This content is not available in your region

Growing debate in the US over equal access to the web for content providers

Growing debate in the US over equal access to the web for content providers
Text size Aa Aa

The US is set for a political showdown over the issue of so-called internet neutrality, or equal access to the web for companies creating content. Cable and telecoms companies and Republican lawmakers have reacted angrily to a plan by President Obama to regulate Internet service providers.

“Internet providers have a legal obligation not to block or limit your access to a website,” said Obama.“Cable companies can’t decide which online stores you can shop at or which streaming services you can use and they can’t let any company pay for priority over its competitors.”

That means a website paying service providers for what is known as a “fast lane”, or better speed than competitors have.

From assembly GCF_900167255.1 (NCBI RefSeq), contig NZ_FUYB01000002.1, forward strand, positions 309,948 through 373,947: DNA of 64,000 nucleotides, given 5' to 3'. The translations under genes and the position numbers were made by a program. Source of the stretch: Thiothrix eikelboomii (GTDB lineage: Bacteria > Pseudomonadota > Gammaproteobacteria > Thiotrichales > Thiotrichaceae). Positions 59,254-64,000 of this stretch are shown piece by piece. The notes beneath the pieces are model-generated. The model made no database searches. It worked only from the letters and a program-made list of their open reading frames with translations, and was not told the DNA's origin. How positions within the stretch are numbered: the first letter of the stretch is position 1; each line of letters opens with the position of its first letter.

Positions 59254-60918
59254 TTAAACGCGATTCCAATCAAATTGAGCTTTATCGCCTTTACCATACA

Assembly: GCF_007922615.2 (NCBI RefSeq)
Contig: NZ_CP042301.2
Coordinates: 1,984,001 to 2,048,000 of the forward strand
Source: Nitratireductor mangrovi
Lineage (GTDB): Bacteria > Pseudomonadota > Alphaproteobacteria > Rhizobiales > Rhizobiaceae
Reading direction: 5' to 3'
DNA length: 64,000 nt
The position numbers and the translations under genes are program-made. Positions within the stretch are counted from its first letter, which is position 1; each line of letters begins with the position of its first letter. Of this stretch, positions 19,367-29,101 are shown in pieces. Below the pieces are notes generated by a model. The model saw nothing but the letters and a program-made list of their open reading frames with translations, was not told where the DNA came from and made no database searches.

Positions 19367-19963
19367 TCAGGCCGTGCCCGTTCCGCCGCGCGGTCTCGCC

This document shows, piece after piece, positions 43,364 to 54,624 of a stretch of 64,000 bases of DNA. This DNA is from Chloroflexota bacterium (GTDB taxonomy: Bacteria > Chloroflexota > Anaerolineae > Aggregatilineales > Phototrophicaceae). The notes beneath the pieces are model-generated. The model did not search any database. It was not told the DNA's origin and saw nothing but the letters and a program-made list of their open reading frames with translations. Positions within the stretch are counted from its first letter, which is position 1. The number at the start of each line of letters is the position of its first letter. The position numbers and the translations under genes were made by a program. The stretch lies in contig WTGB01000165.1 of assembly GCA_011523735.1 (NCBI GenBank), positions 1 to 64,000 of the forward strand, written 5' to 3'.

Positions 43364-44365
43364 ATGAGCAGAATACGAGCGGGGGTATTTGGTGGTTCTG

Critics say that would stop future internet stars from breaking into the market.
Michael Weinberg, the Vice President of the internet rights group Public Knowledge, explained:

“Well, could Facebook have broken in if MySpace had a lock on the fast lane?” he asked.
“Could YouTube have broken in if the internet company that is also often the cable company could have slowed them down and said, you know, we prefer there wasn’t online video that we don’t control.”

Following Obama’s statement, shares in internet service providers have fallen sharply. But many of them deny they get paid for prioritisation deals or plan to do so.

Euronews is no longer accessible on Internet Explorer. This browser is not updated by Microsoft and does not support the last technical evolutions. We encourage you to use another browser, such as Edge, Safari, Google Chrome or Mozilla Firefox.